1 | # First backward (channel increase) then forward (channel decrease) |

It should be noted that the `forward_backward_leimao()`

function is actually the same as `forward_backward_author()`

.

For example, if we have the input tensor of shape [16, 64, 144, 144], we want to have stride = 2 and get an output tensor of shape [16, 256, 72, 72] from reorg layer in the forward propagation. In the forward propagation, we should call `reorg(arrayIn, batch=16, C=256, H=72, W=72, stride=2, forward=False)`

, where `arrayIn`

is the input tensor in the forward propagation of shape [16, 64, 144, 144]. In the backward propagation to calculate the gradients, we should call `reorg(arrayIn, batch=16, C=256, H=72, W=72, stride=2, forward=True)`

, where `arrayIn`

is the input tensor in the backward propagation of shape [16, 256, 72, 72].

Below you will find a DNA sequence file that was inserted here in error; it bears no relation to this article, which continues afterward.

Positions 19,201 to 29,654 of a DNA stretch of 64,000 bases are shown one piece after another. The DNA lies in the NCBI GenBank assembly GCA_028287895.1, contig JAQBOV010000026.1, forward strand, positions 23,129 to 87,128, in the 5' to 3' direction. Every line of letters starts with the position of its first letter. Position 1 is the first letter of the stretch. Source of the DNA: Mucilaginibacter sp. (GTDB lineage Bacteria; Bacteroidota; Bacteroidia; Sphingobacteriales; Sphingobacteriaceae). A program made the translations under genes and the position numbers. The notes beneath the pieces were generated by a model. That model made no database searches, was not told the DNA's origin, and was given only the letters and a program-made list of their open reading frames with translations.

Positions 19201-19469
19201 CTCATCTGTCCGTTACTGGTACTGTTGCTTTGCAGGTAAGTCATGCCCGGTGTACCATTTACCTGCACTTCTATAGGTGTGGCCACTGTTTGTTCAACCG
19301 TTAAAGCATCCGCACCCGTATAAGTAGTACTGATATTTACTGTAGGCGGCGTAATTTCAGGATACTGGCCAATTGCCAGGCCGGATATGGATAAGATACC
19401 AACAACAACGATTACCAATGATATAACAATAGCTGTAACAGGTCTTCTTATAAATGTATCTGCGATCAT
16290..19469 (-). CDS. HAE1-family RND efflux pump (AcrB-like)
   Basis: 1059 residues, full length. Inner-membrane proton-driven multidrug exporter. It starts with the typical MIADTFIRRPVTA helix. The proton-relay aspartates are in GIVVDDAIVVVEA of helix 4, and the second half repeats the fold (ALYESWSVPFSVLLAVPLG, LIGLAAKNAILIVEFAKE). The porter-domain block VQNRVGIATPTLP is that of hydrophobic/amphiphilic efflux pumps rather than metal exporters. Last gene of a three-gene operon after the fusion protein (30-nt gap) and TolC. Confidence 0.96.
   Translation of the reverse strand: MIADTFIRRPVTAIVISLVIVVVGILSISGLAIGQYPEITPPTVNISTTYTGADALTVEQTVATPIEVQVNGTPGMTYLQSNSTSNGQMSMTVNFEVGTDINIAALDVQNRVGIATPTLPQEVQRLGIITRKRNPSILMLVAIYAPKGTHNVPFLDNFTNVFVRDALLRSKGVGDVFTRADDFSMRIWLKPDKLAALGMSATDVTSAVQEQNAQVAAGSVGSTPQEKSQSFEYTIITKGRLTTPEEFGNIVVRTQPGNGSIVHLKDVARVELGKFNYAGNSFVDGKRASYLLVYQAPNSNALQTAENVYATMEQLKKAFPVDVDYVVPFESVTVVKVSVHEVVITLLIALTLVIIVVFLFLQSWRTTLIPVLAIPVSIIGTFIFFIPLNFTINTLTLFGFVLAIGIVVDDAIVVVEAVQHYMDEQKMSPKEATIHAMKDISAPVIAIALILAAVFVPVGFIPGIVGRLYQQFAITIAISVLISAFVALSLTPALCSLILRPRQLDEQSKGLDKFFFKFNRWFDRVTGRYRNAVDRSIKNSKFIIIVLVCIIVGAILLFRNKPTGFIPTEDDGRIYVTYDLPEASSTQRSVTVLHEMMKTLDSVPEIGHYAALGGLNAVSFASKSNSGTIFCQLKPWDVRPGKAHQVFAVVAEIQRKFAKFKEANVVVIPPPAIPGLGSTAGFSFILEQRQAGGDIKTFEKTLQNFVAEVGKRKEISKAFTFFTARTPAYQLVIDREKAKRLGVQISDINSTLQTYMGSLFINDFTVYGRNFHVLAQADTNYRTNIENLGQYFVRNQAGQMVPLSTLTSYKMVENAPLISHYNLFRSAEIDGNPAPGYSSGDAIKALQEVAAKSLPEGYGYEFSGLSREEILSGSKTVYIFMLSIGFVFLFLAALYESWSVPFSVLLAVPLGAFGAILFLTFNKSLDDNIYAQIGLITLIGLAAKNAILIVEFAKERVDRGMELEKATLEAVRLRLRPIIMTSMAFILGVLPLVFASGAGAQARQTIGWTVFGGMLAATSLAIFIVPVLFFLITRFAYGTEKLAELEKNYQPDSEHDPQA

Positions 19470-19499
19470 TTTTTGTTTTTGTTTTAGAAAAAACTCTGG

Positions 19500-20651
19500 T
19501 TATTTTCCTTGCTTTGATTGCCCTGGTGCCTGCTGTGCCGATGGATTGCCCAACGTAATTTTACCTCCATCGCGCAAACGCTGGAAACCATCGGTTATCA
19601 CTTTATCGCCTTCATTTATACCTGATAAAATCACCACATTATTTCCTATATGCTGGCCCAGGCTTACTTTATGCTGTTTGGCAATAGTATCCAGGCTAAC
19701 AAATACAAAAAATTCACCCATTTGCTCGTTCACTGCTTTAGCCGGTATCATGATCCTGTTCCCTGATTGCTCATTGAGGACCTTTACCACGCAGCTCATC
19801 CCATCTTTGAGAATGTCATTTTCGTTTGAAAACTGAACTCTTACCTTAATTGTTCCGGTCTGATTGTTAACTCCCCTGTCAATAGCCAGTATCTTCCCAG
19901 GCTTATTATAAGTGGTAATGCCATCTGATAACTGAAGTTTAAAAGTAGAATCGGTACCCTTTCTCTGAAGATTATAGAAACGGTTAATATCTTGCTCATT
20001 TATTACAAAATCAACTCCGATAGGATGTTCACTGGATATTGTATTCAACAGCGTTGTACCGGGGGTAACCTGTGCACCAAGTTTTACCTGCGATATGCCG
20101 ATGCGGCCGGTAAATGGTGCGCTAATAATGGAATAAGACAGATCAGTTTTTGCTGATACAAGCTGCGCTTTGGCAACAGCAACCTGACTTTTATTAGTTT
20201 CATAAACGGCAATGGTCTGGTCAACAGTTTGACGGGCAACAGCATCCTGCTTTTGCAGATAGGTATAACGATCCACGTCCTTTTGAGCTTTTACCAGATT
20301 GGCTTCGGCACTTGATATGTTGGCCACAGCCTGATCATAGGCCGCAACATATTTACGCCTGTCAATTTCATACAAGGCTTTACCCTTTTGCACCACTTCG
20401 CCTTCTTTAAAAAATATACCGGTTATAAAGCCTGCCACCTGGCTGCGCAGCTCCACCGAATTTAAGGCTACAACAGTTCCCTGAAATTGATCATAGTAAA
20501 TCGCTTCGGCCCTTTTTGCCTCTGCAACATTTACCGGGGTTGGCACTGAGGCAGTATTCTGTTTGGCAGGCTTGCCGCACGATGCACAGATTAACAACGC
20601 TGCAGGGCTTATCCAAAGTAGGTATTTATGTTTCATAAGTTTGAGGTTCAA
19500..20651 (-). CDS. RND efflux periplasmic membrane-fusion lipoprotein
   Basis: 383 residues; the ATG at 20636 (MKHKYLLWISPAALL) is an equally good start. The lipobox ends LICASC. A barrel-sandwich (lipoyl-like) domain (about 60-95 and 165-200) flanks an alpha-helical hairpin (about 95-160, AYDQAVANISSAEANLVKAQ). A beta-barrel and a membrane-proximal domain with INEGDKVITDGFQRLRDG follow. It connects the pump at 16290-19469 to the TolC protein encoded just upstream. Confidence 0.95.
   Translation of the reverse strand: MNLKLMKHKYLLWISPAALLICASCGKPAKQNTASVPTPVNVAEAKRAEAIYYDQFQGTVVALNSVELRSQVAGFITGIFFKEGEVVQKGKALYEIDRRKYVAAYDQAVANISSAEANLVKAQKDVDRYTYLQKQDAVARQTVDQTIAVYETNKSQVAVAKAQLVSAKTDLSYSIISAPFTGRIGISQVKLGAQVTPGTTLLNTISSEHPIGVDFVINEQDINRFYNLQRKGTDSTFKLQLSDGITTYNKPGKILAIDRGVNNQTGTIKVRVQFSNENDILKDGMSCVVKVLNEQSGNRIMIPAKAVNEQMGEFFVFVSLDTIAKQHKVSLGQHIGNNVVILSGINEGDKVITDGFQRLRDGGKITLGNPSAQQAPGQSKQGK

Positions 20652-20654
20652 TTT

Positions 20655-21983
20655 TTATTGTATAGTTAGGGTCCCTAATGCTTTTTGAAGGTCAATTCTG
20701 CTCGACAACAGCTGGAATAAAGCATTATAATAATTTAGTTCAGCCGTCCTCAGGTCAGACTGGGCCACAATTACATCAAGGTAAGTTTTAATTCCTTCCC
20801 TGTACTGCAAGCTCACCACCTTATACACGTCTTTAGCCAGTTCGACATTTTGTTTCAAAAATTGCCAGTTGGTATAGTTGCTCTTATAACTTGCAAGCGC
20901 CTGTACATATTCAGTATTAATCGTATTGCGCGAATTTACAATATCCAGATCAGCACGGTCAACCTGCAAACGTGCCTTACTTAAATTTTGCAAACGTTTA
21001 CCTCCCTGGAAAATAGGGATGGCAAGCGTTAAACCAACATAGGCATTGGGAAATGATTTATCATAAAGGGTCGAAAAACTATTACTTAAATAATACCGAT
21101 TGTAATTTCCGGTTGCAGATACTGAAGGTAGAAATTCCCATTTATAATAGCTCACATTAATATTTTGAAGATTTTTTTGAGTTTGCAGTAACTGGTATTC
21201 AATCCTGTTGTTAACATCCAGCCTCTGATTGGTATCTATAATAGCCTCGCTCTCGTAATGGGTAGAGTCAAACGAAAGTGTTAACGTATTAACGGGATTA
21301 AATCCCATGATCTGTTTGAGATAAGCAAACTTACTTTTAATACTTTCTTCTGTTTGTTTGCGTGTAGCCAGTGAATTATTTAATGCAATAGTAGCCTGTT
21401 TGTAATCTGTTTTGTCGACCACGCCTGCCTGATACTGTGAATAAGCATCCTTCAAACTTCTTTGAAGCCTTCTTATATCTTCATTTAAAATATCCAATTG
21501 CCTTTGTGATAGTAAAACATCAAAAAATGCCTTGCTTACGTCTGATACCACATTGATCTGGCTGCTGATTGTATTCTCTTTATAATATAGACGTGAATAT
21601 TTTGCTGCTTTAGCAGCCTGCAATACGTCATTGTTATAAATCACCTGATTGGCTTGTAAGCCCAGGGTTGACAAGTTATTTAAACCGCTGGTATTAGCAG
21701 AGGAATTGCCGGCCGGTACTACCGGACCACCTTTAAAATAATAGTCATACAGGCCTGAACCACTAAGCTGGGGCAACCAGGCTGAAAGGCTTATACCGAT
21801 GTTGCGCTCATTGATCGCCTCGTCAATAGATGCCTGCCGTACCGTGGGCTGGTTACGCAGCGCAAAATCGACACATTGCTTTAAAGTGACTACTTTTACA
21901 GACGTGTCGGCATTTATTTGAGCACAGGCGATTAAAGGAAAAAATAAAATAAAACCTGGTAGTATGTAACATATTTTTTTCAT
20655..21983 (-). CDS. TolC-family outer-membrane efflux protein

## Concrete Example

I prepared a concrete minimal example showing how reorg layers worked given the parameter settings are the ones mentioned above. Please run the script on my GitHub Gist to see how those implementations make a difference. Here I am showing the backward reorganization of tensor, which is also used in the forward propagation in YOLO v2.

### Input

We have an input of shape [2, 4, 6, 6]:

1 | [[[[ 0 1 2 3 4 5] |

### Author’s Reorg Result

The output tensor of shape [2, 16, 3, 3] from the author’s reorg layer:

1 | [[[[ 0 2 4] |

This result is not the same as what the public people were expecting, which means that all those people were wrong.

### My Reorg Result

The output tensor of shape [2, 16, 3, 3] from my reorg layer:

1 | [[[[ 0 2 4] |

This result meets the expectation from the public. Although it looked “elegant”, it is different from the behavior of the reorg layer which the original author was using.